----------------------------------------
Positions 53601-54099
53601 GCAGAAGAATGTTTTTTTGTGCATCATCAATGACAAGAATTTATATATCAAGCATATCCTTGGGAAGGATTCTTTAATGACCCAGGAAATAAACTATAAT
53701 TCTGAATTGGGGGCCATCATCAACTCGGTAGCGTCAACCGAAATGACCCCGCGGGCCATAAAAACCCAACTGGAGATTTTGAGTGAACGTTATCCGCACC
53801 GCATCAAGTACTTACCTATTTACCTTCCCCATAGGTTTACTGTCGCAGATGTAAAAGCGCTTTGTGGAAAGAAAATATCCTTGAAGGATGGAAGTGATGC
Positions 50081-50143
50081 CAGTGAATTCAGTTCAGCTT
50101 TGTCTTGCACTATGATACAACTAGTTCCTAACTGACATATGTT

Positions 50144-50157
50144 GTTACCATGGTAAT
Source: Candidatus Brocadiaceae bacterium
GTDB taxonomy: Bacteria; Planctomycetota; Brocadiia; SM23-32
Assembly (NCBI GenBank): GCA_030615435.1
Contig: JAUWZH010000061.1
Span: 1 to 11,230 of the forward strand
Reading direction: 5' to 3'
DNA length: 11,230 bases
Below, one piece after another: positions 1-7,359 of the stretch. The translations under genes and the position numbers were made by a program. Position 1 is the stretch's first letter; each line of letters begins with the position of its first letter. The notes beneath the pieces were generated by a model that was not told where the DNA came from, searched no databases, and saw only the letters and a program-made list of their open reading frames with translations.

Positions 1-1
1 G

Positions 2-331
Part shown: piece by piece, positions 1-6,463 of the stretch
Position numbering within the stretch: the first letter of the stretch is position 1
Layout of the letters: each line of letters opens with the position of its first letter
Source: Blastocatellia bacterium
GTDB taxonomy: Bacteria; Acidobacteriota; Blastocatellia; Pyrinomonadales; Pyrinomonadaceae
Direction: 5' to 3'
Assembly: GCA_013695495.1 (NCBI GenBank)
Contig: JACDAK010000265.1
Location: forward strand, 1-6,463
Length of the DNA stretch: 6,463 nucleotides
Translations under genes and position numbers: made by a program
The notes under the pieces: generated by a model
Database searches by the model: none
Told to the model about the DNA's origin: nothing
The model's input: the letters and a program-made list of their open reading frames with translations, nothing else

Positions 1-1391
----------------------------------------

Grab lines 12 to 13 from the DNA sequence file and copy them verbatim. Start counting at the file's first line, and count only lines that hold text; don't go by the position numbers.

Assembly (NCBI GenBank): GCA_030615435.1
Contig: JAUWZH010000061.1